Wishful Thinking

Man has always sacrificed truth to his vanity, comfort and advantage. He lives … by make-believe.
“The Summing Up” by W. Somerset Maugham, 1938

I think there is a fundamental difference between creativity and imagination. Creativity needs imagination, but it is defined as creating something that is both new and useful. Imagination without evaluating the product on its newness and usefulness often only gives the illusion of having something new and useful.

For example, it is easy to assume that some treatment works. After all, if someone has done treatment X and experienced a relieve, it must work, doesn’t it? Unfortunately, no, because the symptoms of many illnesses come in waves and vanish spontaneously (after all, the body tries to heal itself). It might just be that a decline in symptoms has coincided with doing treatment X. The fallacy “post hoc ergo propter hoc” points to this. Just because I did something doesn’t mean that it is responsible for something that happens afterwards.

What is easy to understand when it comes to ridiculous claims (“a sack of rice fell down in China, that’s why I stumbled while walking in New York City”), it’s more difficult with plausible claims. If someone can imagine a way that doing a treatment has any effect on an illness, it’s very hard to convince this person otherwise. They aren’t stupid, they’ve just made the experience that doing treatment X works.

Problem is that they can become very loud proponents of treatment X even if it doesn’t work. Just imagine that in 2 of 100 cases symptoms of an illness will reduce in the next hour. Now 100 people take treatment X and afterwards 2 experience a relieve. It will be very hard for these two to discount that X had a positive effect, especially if the other 98% say nothing or part of those only think that it might have helped them.

This isn’t limited to medical pseudo-treatments like homeopathy. In a lot of cases we have a hard time finding out whether something really works or is just wishful thinking. Human beings seek causes and often do not accept that a system is so complex that the system with its causal nets (rarely chains in the sense that X does Y, usually there are a lot of other factors involved) cannot be understood without systematic scientific research, which requires extensive training and special tools.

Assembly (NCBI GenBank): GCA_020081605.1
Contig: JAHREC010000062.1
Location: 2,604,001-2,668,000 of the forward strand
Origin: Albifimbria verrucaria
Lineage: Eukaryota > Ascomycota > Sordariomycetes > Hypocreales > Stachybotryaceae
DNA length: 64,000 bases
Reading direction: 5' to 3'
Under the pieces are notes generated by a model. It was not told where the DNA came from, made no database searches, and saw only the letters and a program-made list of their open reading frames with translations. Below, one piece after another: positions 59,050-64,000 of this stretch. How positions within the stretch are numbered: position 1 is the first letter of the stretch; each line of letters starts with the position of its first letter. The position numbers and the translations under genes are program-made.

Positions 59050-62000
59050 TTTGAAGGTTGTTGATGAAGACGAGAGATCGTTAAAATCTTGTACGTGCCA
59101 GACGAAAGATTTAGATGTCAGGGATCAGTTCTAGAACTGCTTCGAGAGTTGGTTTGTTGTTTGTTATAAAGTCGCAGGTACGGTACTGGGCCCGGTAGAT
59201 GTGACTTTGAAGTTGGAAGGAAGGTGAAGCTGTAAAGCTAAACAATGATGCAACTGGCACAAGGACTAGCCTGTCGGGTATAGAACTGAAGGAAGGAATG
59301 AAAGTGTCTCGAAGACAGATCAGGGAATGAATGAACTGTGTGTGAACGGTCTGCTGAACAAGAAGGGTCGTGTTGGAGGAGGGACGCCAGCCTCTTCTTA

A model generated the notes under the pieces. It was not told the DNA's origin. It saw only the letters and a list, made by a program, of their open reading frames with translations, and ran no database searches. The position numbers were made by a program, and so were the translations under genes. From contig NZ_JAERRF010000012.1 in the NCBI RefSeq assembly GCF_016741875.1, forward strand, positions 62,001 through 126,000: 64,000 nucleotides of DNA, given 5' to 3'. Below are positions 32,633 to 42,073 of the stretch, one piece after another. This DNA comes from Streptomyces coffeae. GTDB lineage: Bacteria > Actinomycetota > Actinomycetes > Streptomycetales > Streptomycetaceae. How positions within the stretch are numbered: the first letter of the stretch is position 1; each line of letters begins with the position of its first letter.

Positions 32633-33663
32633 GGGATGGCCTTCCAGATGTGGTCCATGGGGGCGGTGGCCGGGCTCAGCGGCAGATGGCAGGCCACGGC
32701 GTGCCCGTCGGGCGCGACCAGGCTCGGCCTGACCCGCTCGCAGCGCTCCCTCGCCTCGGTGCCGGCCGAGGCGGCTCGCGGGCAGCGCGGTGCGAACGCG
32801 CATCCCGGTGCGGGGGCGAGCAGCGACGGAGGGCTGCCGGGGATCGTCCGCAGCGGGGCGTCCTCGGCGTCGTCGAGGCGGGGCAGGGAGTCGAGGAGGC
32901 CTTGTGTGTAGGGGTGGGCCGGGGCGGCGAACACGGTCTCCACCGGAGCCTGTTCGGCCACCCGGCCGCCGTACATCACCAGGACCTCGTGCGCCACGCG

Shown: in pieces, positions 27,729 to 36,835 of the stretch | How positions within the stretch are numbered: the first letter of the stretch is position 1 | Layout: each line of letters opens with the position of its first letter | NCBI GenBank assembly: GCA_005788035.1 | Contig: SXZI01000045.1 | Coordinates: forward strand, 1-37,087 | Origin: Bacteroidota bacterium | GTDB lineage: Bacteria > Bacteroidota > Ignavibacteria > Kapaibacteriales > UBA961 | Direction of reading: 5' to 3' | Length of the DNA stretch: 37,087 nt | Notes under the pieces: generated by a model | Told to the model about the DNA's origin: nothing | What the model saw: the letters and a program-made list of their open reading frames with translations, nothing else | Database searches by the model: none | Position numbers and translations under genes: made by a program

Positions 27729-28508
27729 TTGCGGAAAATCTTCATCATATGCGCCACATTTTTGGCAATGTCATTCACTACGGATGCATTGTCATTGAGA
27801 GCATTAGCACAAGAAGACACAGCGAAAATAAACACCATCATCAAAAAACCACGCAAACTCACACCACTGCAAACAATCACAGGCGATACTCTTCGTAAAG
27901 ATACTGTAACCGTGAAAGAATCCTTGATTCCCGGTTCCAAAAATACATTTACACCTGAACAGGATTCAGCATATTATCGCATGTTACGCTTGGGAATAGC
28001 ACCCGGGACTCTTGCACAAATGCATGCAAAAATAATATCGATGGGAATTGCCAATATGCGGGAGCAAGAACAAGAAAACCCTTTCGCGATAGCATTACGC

For example, to determine whether a treatment really works it would be necessary to gather a large number of similar cases, randomly assign them to two groups, give both groups something that looks, tastes and smells similar, while only one group really gets the active ingredient and the other group gets a placebo. Of course, the person who gives out the treatment must not know which participants get a treatment or the placebo, neither must the participants know what they get, because this knowledge alone can produce an effect (aren’t humans interesting ;-)).

Instead, in many cases “evidence” consists of anecdotes, confession story like reports of people who believe that a treatment has helped them. One of the worst examples of marketing for pseudo-treatments was an advertisement where a person claimed to have found an advertisement in another magazine which convinced him to try out this ‘new’ treatment. He stressed his skepticism and reported that it helped him and that he now recommends it. Given that an advertisement reports a person reading another advertisement should make the alarm bells ringing storm. But, written intimately and persuasively, it’s — unfortunately — effective.

If you want to go beyond wishful thinking, if you really want to make a real effect on other people’s lives (via their health, in this case), and not only lighten their purses, make sure that you be very critical in evaluating the real effect of your work.

It’s easy to fall into wishful thinking.